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What is the difference between Twins & BIMs

Neil Thomspon

Alexandra Robasto
Message added by Alexandra Robasto,

Please be aware that these comments were copied here from another source and that the date and time shown for each comment may not be accurate.




What is

What if







Time stamp

Time graph





As Designed?

As Intended? (for discussion)

I wanted to share some early thinking with you, and please consider this a consultation not a formal announcement of direction.

Following the latency post from @DRossiter87 and some conversations with people in different markets. I have found a useful framework to separate BIM from Digital Twins.

There is a caveat with the following, this is not a statement of which is better. Both BIM and Digital Twinning have key benefits. Much like a chef has a collection of knives for different use cases. The same is true for BIM and twins. BIM as defined in the standards available sets out how data can be procured in a transactional model. This is where a client can set the information requirements for a supply chain to author and deliver information for a particular purpose.

The table above sets out a series of differences  and I will work through them one by one to explain what they mean and how they differ.

1.       What is vs What if

A BIM will tell you what something is, it cannot answer the question what if. The IMF sets out a pathway for askign questions of datasets. For example “What if I turned this value off?”. 

2.       Files vs Queries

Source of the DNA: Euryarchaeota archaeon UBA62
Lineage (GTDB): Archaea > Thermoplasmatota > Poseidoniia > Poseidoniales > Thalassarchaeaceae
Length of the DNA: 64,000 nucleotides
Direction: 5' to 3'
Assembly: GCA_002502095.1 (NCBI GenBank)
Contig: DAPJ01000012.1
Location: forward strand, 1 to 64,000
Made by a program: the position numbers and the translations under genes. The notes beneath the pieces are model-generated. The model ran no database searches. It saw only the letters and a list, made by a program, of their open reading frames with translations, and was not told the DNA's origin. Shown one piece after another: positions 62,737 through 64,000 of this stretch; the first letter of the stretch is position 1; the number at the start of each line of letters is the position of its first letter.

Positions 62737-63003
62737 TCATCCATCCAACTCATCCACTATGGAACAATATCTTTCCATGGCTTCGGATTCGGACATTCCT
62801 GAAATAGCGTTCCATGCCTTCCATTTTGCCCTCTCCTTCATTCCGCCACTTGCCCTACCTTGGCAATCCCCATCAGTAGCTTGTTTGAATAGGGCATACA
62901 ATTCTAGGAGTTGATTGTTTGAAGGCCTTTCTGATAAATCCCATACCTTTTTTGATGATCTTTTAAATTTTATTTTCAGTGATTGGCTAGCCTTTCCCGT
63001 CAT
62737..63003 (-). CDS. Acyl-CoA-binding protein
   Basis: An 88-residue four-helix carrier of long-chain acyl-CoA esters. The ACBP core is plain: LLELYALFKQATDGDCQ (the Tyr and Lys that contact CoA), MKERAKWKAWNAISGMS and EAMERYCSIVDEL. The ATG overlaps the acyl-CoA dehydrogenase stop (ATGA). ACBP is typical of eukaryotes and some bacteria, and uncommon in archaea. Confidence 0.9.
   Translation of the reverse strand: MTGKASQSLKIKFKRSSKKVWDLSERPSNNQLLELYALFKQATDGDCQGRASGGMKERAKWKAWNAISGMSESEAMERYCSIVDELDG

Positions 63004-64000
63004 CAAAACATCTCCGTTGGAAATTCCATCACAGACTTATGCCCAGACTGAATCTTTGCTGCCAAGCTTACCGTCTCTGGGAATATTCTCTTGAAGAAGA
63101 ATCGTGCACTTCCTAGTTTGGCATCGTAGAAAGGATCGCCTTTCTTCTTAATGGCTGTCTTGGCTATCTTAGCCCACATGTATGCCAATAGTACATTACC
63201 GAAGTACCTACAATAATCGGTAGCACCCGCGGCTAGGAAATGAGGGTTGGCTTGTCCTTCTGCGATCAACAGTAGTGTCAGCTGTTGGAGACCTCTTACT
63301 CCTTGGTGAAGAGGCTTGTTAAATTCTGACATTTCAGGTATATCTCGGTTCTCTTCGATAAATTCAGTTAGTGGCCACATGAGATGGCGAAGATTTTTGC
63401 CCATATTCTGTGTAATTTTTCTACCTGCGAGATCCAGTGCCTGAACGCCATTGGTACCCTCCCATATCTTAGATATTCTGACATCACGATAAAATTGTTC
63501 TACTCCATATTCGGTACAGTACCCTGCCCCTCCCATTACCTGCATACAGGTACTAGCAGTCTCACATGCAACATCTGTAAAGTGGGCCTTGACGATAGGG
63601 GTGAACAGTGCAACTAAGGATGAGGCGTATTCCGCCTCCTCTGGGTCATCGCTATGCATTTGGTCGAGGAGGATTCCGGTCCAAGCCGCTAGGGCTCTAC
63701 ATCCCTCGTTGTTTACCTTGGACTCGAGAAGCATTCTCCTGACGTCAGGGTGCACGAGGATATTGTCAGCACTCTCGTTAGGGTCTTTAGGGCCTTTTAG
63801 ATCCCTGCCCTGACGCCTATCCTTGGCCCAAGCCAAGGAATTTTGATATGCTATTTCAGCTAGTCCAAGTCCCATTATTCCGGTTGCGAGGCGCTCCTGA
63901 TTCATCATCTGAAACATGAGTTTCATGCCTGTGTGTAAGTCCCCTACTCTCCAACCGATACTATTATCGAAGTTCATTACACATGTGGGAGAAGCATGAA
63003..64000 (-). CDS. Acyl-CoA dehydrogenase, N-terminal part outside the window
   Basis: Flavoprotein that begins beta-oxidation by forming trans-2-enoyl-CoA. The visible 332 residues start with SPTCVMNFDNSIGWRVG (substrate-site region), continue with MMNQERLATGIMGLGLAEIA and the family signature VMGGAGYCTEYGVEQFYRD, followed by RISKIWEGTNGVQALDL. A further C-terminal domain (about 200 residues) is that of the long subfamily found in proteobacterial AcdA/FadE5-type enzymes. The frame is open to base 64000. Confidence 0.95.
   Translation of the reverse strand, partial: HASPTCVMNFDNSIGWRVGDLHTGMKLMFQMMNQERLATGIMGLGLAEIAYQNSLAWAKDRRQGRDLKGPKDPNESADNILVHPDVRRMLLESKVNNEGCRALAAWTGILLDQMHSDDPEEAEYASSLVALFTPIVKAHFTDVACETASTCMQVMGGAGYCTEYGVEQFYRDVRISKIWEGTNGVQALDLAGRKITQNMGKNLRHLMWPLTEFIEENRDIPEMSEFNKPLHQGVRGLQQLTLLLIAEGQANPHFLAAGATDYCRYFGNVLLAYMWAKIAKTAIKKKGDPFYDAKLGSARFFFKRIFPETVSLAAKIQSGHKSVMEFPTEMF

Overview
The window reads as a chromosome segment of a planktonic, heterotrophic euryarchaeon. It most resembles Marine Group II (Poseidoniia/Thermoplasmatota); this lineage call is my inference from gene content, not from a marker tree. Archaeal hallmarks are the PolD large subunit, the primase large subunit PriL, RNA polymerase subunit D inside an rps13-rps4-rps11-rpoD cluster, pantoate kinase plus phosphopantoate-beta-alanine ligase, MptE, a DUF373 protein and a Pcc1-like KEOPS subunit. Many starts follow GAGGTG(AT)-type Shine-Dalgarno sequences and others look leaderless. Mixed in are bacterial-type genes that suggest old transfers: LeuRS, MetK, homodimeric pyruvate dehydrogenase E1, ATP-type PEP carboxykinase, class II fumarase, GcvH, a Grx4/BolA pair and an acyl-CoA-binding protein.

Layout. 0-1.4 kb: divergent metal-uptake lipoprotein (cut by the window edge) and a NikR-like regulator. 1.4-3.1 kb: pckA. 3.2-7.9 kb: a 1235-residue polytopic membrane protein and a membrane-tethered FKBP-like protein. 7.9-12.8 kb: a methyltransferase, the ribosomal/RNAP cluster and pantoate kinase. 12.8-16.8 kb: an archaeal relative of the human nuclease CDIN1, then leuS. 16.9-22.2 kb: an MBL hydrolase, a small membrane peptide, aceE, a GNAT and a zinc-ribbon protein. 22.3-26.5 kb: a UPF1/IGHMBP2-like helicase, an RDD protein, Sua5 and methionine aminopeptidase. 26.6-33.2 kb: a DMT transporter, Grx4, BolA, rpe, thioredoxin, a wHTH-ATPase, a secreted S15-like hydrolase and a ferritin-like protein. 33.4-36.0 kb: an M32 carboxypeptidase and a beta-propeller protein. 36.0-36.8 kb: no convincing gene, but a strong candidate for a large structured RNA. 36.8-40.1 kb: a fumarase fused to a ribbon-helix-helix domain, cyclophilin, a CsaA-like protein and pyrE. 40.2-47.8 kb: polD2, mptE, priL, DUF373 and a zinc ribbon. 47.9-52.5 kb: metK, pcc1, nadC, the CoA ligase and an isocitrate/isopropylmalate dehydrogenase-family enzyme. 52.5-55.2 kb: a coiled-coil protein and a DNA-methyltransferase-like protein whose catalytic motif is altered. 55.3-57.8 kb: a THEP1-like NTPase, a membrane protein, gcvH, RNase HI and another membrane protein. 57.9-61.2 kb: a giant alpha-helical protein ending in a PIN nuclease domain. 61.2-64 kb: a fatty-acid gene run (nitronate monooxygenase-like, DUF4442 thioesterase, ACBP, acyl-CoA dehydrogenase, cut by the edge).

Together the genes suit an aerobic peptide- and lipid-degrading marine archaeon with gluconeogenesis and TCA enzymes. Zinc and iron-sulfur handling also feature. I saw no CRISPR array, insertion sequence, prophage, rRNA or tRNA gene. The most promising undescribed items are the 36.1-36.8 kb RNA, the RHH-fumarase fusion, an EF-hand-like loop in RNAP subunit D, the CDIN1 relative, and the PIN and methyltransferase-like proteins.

Very similar to the above, but with a view on functionality. The BIM sets out the container of the data and the files within. These files include CSV files or a SQL databases for example. The query in the twin space is an operation on the dataset or file. 

3.       Physical vs Real

The BIM space treats physical elements as assets. Those assets would be on some form of register which lists 'tangible things'. Those assets generally develop over time in line with the level of information need. In the twin space this representation of the physical is abstracted up into its function. The real aspect is how the object interacts with reality. This interaction is physically within the system (a pump pumping water) and is broader service / organisational purpose (the pump provides a minimum pressure to supply water to customers and is linked to the revenue stream that, for example, is charged by the cubic meter of water.)

4.       Asset vs Function

Related to the above, the asset focus is purely on the performance specification and range of the asset's performance in isolation. The twin considers the function the asset plays. @Simon Scott explained a great example of this. The function of a level crossing is to ensure two types ofmobile  infrastrcture do not collide (please correct me if im wrong here simon), there is a difference between asking for a level crossing (an asset) and asking for two infrastructures not to collide (a function) are fundementally two differnt questions. 

5.       Time stamp vs time graph

Time in BIM is a time stamp against a transaction or digital snapshot of an asset. The twin aspect is the time graph, the status of a person over time changes. The queries from the twin understand the historical elements of an asset. For example, when searching for an actor on google it can piece together data of that person from a series of datasets that allows a comprehensive history of that a actor to be rendered.

6.       Transaction vs Enterprise

The BIM standards describe a process for multiple parties to transact data. They set out how data can be procured, authored and delivered as a series of transactions. The twin represents an enterprise view where data flows with purpose aligned with agreed outcomes.

7.       Outputs vs outcomes